• Ha, no problem – I run around the area a lot and try to hit every block. It’s interesting to see what’s left over from before the area was developed as rowhouses.

          • The area was never redeveloped for row-houses. South Petworth’s street grid (including Grant Circle) were laid out about 1905 and row houses (at least on the southern side of the circle) went in around 1910. North of the circle got developed a little later, but not much. There are only a few houses that actually predate the grid, but this doesn’t look like any of those.

            What’s special about this house is that it’s the only detached house on the circle aside from the church’s rectory. As a corner unit on a circle, it also has a relatively large lot size (maybe not actually owned, but usable), so it’s got so much potential. It’ll be a shame to see it go.

  • I’d be interested to know if the Commission on Fine Arts will have to weigh in on the design. They were involved in 1444 Taylor due to the fact that property abutted NPS land; if I’m not mistaken, Grant Circle is under NPS jurisdiction as well. That might be one avenue to ensure that quality design & materials are used in the development.

    • Ahh, good point.

    • CFA doesn’t have jurisdiction over NPS land, they have jurisdiction over federal land like RCP, the Mall and some other areas stipulated in the 1930s federal legislation. CFA does not have jurisdiction over circles or the hundreds of triangular parks throughout the city. Use propertyquest.dc.gov to check jurisdiction for any address in the city.

  • That’s a shame. I hope it doesn’t happen.

  • Folks,

    We are strongly in favor in doing something nice and respectful to Grant Circle.

    Although our group did build the 456 Randolph project, we did not own that property or have control over the design.

    Our group owns 16 Grant Circle, thus will have control of the design.

    Although I believe that every citizen has a right to voice their opinions concerning development in the neighborhood, I also think that responsible development is inevitable.

    Folks also don’t understand that the building is in horrible shape, and most of the lower story framing is basically gone due to extensive water and termite damage as well as foundation problems.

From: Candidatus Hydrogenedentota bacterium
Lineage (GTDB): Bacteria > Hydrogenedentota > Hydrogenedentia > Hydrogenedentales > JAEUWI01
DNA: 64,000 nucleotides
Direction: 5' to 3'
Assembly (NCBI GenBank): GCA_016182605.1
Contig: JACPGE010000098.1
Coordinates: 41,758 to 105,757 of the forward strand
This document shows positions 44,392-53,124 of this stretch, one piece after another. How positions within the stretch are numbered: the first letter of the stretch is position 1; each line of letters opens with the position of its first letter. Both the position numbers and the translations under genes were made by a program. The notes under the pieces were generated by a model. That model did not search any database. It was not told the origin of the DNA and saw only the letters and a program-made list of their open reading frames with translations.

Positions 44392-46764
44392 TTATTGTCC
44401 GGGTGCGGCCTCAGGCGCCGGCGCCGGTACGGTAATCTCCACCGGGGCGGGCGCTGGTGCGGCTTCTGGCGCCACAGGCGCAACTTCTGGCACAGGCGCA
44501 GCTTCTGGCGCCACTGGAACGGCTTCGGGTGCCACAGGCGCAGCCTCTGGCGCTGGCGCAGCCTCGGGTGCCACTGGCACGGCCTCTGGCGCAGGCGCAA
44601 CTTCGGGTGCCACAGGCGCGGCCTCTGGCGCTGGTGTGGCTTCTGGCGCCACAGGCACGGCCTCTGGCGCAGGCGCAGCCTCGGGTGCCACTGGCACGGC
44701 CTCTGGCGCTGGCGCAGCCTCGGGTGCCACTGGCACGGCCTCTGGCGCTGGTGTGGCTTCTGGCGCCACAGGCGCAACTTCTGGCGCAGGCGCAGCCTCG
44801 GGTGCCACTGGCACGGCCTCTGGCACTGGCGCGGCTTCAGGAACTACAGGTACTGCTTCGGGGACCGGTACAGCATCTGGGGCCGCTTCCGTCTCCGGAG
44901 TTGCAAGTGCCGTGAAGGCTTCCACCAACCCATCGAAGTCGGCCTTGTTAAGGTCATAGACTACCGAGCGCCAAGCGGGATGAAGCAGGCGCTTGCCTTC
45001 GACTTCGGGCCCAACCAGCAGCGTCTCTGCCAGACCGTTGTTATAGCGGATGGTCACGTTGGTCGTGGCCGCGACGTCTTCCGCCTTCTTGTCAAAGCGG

To try and have this building classified as some sort of historic structure will not save the building, it will only condemn the property to fall down and/or be torn down due to structural difficulties. Since the building is balloon framed and stucco, the only way to correct the problems is to take the entire house down, making preservation impossible.

    Further, to respond to the predatory buyer comment, we are far from that. We pay more than what the property is worth, since it has development potential. Our group paid just under a million dollars for this property, double what it is worth as a single family home in this condition (actually it’s not worth anything as a single family home right now since its not even habitable). Further, Ms Edwards (the former owner) had neglected the house for years, which contributed to the damage of the structure. Ms Edwards was subsequently able to pay all her debts off and buy a newer house, that wasn’t falling down.

    We welcome comments on the project, but also would like to point out that we are only fulfilling the demand for housing and trying to do it in a reasonable and respectful manner.

    • Perfect response, and thanks for setting the doubters straight. Fully support your project!

    • pworthy

      Appreciate the response and background on the condition, but is it necessary to give us personal and financial information about the past owner, including her name?

      • It’s publicly available information – you can look up the owner of a District property going back to at least 1949 using the DC Library’s website.

        • You can also look up information on any mortgages on their house on the dc public records website.

        • pworthy

          Yes, I know that. I find it unprofessional (and tactless) to announce by name that she’d neglected the house and was in debt.